Jesh Coin Album
CAC. Rich gold, green, and blue-plum patina embraces each side of this immensely reflective proof three cent silver. Great eye appeal for early in the series and a simply gorgeous coin, appreciably better-preserved than the "PR65" label on the insert in the first-generation holder.
CAC. Reverse Style D. Stars point to right serif of (STAT)E(S) and between AM. The obverse die is Dannreuther-1, same as on the rare 1867 Rays, with left serif of 1 over right half of a dentil, detached bottom leaf left of the shield, and recutting on the 7. According to research by John Dannreuther, this obverse was used first to strike With Rays proofs on or before Feb. 8, 1867, then No Rays proofs (as here), then more With Rays proof in a later die state. This No Rays Gem shows profound contrast and equal eye appeal over quicksilver surfaces that show no trace of color. A loupe reveals faint recutting on a couple of the reverse stars, but aside from a couple of tiny dark flecks there is little evidence of any post-Mint distractions. 1/0 (7/12) 1/1 (5/13) 1/3 (12/15)
CAC. Ex: Eliasberg. Graded PR67 in its Eliasberg auction appearance, and the piece appears essentially as made even when after prolonged study beneath a loupe. Precisely struck and nearly untoned. PCGS 14/0 (2/09) PCGS 19/4 (5/15) Ex: Edouard Frossard, 3/1894; J.M. Clapp; Clapp estate, 1942; Louis E. Eliasberg Collection (Bowers and Merena, 5/1996), lot 757.
CAC. Among business strike Liberty nickels, the 1896 is known as an important date that is elusive in high grades. For that reason, many collectors opt for the more available proof example. This Superb Gem proof, a fully struck specimen, is virtually flawless and features amazing gold and rainbow toning on each side. 3/0 (9/12), 3/0 (1/22). Purchased non CAC.
CAC. Ex: Compradore Collection. A satiny peach-gold Superb Gem that boasts an exemplary strike and an absence of perceptible carbon or contact. Population: 28 in 67 (1 in 67+), 0 finer (11/12). Ex: Dallas Signature (Heritage, 11/2005), lot 618; West Palm Beach Signature (Heritage, 6/2008), lot 386; FUN Signature (Heritage, 1/2010), CAC. 27/1 (5/13)
CAC. Discounting the clandestine 1913 issue, the 1907 Liberty Head nickel boasts the lowest proof mintage of the series, at 1,475 pieces. This sharply detailed Premium Gem exhibits distinct cameo contrast between the frosty devices and the deeply mirrored fields. 12/4 (5/13) 12/4 (1/14)
CAC. With 1,733 specimens struck, the 1911 is among the lower-mintage proof Liberty nickel issues, and it rarely comes so fine as this PR67 Cameo example. Excellent field-to-device contrast persists through rich patina, zones of aquamarine and peach. Carefully preserved and gorgeous. Population: 7 in 67 Cameo, 0 finer (2/09)
CAC. This extremely flashy Superb Gem remains free of toning and displays bold detail. The surfaces of this example are virtually pristine other than a small depression near the bison's front hooves. Only 12 examples have achieved numerically higher grades from PCGS (12/12). From The Richard P. Ariagno, M.D. Collection. 434/32 (5/13)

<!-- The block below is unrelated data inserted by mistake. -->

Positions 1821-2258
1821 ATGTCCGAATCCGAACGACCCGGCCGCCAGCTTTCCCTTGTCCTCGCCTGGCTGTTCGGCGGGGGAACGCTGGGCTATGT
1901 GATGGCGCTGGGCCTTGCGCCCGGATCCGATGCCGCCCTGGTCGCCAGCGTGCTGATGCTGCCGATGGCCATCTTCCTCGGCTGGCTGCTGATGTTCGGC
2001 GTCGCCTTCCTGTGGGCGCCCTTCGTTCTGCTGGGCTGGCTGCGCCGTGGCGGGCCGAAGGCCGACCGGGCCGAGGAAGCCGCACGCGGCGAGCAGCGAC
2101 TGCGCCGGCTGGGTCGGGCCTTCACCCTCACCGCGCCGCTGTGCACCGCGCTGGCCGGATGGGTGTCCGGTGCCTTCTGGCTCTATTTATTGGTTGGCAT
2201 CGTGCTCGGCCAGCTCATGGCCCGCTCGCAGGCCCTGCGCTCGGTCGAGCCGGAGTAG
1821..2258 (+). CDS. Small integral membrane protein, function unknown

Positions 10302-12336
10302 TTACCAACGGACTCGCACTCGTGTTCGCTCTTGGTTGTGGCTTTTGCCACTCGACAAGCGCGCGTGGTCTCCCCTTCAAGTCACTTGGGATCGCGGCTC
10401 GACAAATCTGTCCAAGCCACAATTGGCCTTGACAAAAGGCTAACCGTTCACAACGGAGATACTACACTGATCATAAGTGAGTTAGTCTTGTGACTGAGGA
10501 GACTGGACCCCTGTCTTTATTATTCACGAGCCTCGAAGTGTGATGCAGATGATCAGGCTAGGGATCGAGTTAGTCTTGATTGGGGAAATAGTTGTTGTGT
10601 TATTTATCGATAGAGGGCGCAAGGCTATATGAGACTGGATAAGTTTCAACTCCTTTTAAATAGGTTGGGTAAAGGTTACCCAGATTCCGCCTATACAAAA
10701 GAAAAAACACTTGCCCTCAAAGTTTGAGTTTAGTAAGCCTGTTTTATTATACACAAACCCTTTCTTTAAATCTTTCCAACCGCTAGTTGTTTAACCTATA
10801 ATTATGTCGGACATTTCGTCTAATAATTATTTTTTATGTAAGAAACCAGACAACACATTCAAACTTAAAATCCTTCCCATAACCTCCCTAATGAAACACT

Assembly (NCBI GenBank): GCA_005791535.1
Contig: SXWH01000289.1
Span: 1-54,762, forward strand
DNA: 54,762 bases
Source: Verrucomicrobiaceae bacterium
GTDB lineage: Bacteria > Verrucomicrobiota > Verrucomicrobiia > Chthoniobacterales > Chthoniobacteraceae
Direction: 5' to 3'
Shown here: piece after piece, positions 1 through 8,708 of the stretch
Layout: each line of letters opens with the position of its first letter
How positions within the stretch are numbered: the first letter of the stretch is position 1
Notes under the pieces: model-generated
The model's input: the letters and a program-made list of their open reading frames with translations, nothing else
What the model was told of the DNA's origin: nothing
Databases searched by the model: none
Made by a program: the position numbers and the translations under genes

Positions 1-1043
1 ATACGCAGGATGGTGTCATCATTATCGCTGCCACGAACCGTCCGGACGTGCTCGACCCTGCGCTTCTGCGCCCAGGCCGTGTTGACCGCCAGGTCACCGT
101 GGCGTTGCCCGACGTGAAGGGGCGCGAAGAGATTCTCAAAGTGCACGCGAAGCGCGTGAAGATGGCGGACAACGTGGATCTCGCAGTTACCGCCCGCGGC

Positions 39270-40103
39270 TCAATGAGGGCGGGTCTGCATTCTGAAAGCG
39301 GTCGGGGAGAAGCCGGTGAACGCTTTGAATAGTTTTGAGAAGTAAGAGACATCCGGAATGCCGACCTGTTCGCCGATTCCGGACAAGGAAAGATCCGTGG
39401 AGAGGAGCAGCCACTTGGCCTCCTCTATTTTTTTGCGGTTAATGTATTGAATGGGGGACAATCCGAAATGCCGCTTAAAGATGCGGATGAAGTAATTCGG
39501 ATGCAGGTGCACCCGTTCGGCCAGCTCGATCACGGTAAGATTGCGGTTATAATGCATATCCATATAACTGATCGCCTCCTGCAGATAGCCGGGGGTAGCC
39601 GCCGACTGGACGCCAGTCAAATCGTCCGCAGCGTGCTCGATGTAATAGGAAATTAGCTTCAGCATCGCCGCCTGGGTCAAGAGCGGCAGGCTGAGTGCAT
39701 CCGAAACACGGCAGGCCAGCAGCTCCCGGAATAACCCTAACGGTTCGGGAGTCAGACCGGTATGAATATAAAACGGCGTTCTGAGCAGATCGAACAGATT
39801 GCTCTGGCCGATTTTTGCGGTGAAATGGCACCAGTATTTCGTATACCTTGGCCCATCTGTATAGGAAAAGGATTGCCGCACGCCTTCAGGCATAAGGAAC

CAC. An incredible Choice Cameo proof, this Seated Liberty quarter is fully brilliant with nary a trace of toning on either side. All of the design motifs are boldly detailed with frosty silver luster inside a mirrored frame. Population: 5 in 64 Cameo, 5 finer (8/10). - 6/6 (5/13)
CAC. The 1893 was considered an afterthought by many contemporary collectors, after the issuance of the first-year 1892. But the 1893 is equally well produced and makes a wonderful type coin. This piece appears to us to have enough frost over the devices to warrant a Cameo designation, but apparently PCGS disagreed. The centers are mostly untoned and the margins are accented with rich rose and cobalt-blue toning. Population: 1 in 66+, 18 finer (1/11)
CAC. Razor-sharp definition is apparent on all design elements, and the frosty devices contrast boldly with the deeply mirrored fields. The surfaces are virtually pristine and display attractive champagne-gold and cobalt-blue toning, with the color strongest on the reverse rims. Population: 17 in 64 Cameo, 1 finer (9/11).
The mirrors are super clean, have amazing clarity, are deep, and of course have super strong reflectivity. They do appear glass like. A wild mix of ORIGINAL blue/navy/purple/violet/gold colors swirls all over. Miss Liberty and the details are sharply struck and do stand out. The eye appeal is terrific!
CAC. While the official mintage of 78 proof 1896 ten dollar coins might suggest that the date is relatively available, circumstantial evidence suggests that that output was an overreach. Not only were mintages of proof eagles lower in the next two years (69 and 67 pieces, respectively), but the estimated survival of the 1896 ten dollar proofs is close to that of the 1897, with the 1898 pieces seeing a spike in the survival rate despite a slipping mintage. PCGS suggests that 35 to 45 specimens survive for the 1896 and 1897 dates, compared to "40 to 50 known" for the 1898 issue. The PCGS Population Report lists 25 certification events for the 1896 ten dollar proof, 16 with Cameo contrast and nine labeled Deep Cameo. (It should be remembered that the period from 1896 to 1898 was a high-water mark for the cameo effect in U.S. silver and gold proof coinage.) A majority of the coins are in the PR64 range; among Deep Cameo pieces, this is one of just two certified by PCGS with three numerically finer as Deep Cameo, all graded PR66 (2/12). Effectively black-and-gold contrast is on display with this Deep Cameo Gem, thanks to sharply struck, thickly frosted devices paired with fields that combine so-called "orange-peel" texture with a great overall mirror finish. A thin, curving blemish just off the bridge of Liberty's nose and a depression to the left of star 9 are the most reliable pedigree markers. (Upgrade from 65). PCGS 65DCAM 2/3 (02/12) PCGS 65+DCAM 1/15 (05/15)